Tomoko Sairenji, MD, MSc, University of Washington; Nehman Andry, MD, Uni-versity of Texas HSC at San Antonio; Laurie Belknap, DO, MS, MedL, The Ohio State University; Ronald Cook, DO, MBA, Texas Tech University HSC; Joanna Drowos, DO, MPH, MBA, Florida Atlantic University; William Hay, MD, Universi-ty of Nebraska; Matthew Holley, PhD, Indiana University; Kristen Hood Watson, MD, Wake Forest University FMR; Dr. David Kelley, MD, University of Oklahoma; Dr. Peter J. Koopman, MD, University of Missouri-Columbia; Peter Lewis, MD, Penn State Hershey Medical Center & College of Medicine; Dr. Mary Lindholm, MD, University of Massachusetts; Erika Schillinger, MD, Stanford University; Martha Seagrave, BSN, PA-C, University of Vermont; Ms Ann Walsh, PAC, MMSc, University of Southern California; Srikala Yedavally-Yellayi, DO, Oakland University; Jana Zaudke, MD, University of Kansas  

Family physicians and other primary care health care professionals are critical to the success of teaching programs for medical trainees in both academic and community medical centers. Increasingly, these teaching programs are implementing and emphasizing team-based care, interprofessional education, and longitudinal integrated clerkships (LICs).   

Learners benefit from participating in patient care, but preceptors face challenges, including limitations in preparation/faculty development, administrative/institutional support, and time. Additional challenges to the clinician-educator include providing appropriate patient selection and variation, meeting clinical and educational productivity and documentation expectations, and integration of a single learner or multiple learners (of varying levels, abilities, and/or professions) into the clinical encounter/environment.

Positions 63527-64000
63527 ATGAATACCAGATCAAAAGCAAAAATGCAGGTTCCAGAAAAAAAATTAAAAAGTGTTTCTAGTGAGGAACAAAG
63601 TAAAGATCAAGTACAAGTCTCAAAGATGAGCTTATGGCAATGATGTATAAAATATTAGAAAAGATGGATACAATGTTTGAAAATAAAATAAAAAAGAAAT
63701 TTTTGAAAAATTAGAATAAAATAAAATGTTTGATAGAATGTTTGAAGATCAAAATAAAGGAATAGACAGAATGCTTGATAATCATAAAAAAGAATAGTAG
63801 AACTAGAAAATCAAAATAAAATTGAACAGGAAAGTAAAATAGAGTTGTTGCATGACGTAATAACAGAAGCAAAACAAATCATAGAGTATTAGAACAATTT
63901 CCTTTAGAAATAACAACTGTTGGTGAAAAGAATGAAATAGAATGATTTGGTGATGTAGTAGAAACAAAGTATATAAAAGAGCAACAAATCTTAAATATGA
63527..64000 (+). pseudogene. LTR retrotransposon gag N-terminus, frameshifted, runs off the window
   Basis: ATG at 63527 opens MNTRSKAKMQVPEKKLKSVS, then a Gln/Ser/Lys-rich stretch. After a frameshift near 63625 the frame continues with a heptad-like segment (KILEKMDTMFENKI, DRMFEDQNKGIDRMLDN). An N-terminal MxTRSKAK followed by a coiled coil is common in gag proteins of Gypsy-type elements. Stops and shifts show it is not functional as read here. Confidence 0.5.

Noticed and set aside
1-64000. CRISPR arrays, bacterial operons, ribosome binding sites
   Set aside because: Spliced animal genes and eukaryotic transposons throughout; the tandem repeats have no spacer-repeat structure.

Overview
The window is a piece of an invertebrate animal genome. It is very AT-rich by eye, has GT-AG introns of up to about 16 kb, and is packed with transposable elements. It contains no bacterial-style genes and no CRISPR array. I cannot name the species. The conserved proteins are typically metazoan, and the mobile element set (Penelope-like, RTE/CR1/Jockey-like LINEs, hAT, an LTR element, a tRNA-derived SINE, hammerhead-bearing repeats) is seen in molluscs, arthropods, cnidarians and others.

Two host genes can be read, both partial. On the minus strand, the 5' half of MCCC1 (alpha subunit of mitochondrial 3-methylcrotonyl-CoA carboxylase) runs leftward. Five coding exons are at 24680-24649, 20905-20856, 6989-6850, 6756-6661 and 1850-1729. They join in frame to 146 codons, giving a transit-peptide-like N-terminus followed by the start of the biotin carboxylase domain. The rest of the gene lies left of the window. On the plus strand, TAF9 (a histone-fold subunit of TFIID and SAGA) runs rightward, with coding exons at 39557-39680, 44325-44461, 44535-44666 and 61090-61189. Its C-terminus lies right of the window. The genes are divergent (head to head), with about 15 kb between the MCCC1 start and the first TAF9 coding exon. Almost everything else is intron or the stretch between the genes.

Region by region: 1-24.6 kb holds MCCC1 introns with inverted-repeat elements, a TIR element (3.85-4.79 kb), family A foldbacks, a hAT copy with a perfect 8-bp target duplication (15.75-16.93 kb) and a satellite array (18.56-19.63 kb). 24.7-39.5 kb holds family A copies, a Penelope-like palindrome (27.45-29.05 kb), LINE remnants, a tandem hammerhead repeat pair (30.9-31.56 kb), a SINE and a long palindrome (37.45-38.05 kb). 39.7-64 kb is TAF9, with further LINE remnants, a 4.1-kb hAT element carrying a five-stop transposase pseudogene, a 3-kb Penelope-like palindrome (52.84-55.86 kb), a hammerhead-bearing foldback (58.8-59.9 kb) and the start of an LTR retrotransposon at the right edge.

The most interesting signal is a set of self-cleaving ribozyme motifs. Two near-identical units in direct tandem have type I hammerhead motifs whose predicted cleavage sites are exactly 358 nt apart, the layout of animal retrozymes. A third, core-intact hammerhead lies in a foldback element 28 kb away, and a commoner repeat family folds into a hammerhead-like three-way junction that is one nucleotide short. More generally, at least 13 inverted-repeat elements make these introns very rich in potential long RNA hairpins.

This preconference will provide strategies to overcome challenges clinical teachers are likely to encounter, and prepare them for evolving trends, innovations, and requirements in medical education. Participants will learn to incorporate successful strategies for teaching learners from diverse health care professions and to assess and incorporate methods of teaching that are relevant when students are learning in an LIC. 

Learning Objectives:
After this session, attendees will:

  • Identify methods of teaching—including those pertaining to health systems that encourage medical trainees to participate in self-directed learning such as goal/educational-agenda setting.
  • Utilize innovative documentation and information management tools (e.g. clinical decision support tools that may be accessed from the electronic health record—EHR—or point-of-care clinical references).
  • Identify and incorporate successful methods and teaching strategies when working with learners and peer educators from diverse and complementary healthcare professions.
  • Demonstrate teaching techniques that can be used to increase efficiency and elevate the learning experience for students when teaching inter-professional learners.
  • Assess and incorporate specific methods of teaching that are relevant when students are learning in a longitudinal educational experience (eg, LIC), such as increasing opportunities for continuity of care, student autonomy & ownership, patient navigation, and community engagement such as is common in the patient-centered medical home (PCMH) model of health care.

Additional Fee: $150; includes refreshments and training materials

Copyright 2018 by Society of Teachers of Family Medicine